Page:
New Jersey DACA Lawyer Providing Counsel for Deferred Action on Childhood Arrivals Cases
Protecting Eligible Youths from Deportation
On June 15, 2012, the United States passed the Deferred Action on Childhood Arrivals Act (DACA), which grants individuals brought illegally to the United States as children the ability to seek employment authorization for two years without the threat of deportation. At the Morristown, New Jersey office of The Scheer Immigration Law Group, we determine if you are eligible for this consideration and if DACA is the right choice for your future.
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Requirements for DACA Protection
Though the Deferred Action on Childhood Arrivals Act aims to help hundreds of thousands of young illegal immigrants throughout the country, not everyone is eligible to take advantage of the measure. To be considered for DACA, you must:
- Have proof that you came to the United States before your 16th birthday
- Have been 30 or younger when DACA was instituted on June 15, 2012
- Be in school, be a high school graduate, or be a current or former member of the military
- Have never been convicted of a serious crime or pose no threat to public safety.
If you meet these criteria, our New Jersey DACA Lawyer can help you through the process.
Explaining the Benefits of DACA
For countless undocumented workers who arrived in the United States as children, finding odd jobs or getting a proper education can be nearly impossible. Thankfully, DACA will:
- Protect you from deportation or removal from the country
- Grant you the ability to obtain a job legally
- Allow you to stay in the country beyond the original two years after renewal
While DACA can be a fairly simple process for some, our skilled Morristown immigration lawyer at The Scheer Immigration Law Group can lend guidance and assistance to more complicated cases, as well. We make sure that your paperwork is filed quickly and correctly to avoid delays in the process. Remember, there is no appeals process for DACA, so it is vital to seek help from an experienced immigration attorney who can get it right the first time and settle any issues effectively right away.
>> Does this policy apply to those subject to a final order of removal?
Yes. An individual subject to a final order of removal who can demonstrate that he or she meets the eligibility criteria can request a review of his or her case and receive deferred action for a period of two years, subject to renewal. All cases will be considered on an individualized basis.
Individuals who believe they can demonstrate that they satisfy the eligibility criteria and are about to be removed should immediately contact either the Law Enforcement Support Center’s hotline at 1-855-448-6903 (staffed 24 hours a day, seven days a week) or the ICE Office of the Public Advocate through the Office’s hotline at 1-888-351-4024 (staffed 9 a.m. – 5 p.m., Monday – Friday) or by e-mail at EROPublicAdvocate@ice.dhs.gov.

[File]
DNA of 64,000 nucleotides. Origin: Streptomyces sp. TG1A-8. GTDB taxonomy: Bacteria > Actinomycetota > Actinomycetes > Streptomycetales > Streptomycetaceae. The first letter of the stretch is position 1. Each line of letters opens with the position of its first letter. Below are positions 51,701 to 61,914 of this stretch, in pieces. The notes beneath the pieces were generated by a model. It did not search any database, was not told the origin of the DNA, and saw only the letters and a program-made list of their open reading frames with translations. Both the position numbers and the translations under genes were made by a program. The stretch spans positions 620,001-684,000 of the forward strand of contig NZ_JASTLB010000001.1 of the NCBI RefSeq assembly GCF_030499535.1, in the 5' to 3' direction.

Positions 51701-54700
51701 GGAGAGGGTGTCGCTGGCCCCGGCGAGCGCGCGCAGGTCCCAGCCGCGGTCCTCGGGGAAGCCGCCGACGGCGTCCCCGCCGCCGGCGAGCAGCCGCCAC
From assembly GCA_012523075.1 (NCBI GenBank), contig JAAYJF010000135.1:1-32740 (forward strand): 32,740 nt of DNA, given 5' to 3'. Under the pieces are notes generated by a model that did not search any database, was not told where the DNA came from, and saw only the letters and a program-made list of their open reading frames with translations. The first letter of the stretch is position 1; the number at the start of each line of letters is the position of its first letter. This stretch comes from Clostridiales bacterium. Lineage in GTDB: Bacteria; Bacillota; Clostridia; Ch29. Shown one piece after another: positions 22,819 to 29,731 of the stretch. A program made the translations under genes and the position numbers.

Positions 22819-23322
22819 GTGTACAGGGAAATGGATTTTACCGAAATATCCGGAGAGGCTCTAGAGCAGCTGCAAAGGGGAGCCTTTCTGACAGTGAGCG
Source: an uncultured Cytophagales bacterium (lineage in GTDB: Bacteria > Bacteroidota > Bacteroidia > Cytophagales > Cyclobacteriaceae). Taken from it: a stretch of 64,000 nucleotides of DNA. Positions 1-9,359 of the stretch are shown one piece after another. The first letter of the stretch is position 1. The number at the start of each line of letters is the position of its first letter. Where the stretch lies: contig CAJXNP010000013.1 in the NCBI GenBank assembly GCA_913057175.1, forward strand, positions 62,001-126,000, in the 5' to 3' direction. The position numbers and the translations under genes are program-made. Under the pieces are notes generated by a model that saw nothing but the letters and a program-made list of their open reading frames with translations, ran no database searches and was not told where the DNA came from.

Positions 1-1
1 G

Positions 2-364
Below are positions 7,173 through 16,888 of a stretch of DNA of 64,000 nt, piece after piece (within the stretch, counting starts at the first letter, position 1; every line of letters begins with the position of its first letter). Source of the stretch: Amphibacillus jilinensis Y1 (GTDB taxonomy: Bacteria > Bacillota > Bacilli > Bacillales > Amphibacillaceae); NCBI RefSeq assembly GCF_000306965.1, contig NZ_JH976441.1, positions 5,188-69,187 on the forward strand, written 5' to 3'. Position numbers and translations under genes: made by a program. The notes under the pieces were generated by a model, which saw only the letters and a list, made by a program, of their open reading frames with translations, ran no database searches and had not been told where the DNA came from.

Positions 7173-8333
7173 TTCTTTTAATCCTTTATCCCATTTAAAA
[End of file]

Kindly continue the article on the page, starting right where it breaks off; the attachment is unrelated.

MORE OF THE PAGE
>> What is the status of DAPA?
President Obama announced DAPA, or Deferred Action for Parents of Americans and Lawful Permanent Residents, as an expansion of the DACA policies in November of 2014. It would have exempted parents of LPRs from deportation and granted temporary work permits. However, several states sued, claiming that DAPA was unconstitutional. A District Court issued an injunction effectively freezing DAPA in November 2015. The Supreme Court was deadlocked as of November 2016, setting no precedent and leaving the injunction in place.
>> Can a deferred action recipient with a valid work permit apply for a travel permit?
Plenty of people who’ve received deferred action and are living in the U.S. with a valid work permit want to leave temporarily. A person might be interested in studying abroad, traveling for business, or visiting a relative. Many, though, worry that if they leave they might not be able to come back.
If you have a valid work permit, you can apply for a travel permit with the I-131 form. You will need to supply proof of your reason for wanting to travel. Education, business, and humanitarian reasons (including visiting sick relatives or attending a funeral) are the only acceptable ones under current policy.
>> I’m eligible for deferred action and also in a serious relationship with a U.S. citizen. Can I apply for deferred action and then later apply for an immigrant visa or green card?
As long as a person has two legitimate paths to immigration, and there has been no instance of fraud in either case, a person may pursue both paths simultaneously or consecutively.
>> What happens if my application is denied? Will I get arrested?
You will not automatically be arrested or deported if USCIS denies your request for deferred action – USCIS will only issue you a letter of denial. If you are guilty of serious crimes, however, USCIS will probably report you to ICE.
You may not “appeal” a USCIS decision on deferred action, but you may request a “review” if you think you were denied because of an administrative error like the ones listed here:
Contact a Veteran Morristown New Jersey DACA Lawyer for Assistance with Your Deferred Action on Childhood Arrivals Issues
Call The Scheer Immigration Law Group at (973) 532-5330 or contact us online for Deferred Action on Childhood Arrivals help today. Our firm offers consultations and represents clients throughout Morris, Essex and Sussex counties. Our entire staff is bilingual.
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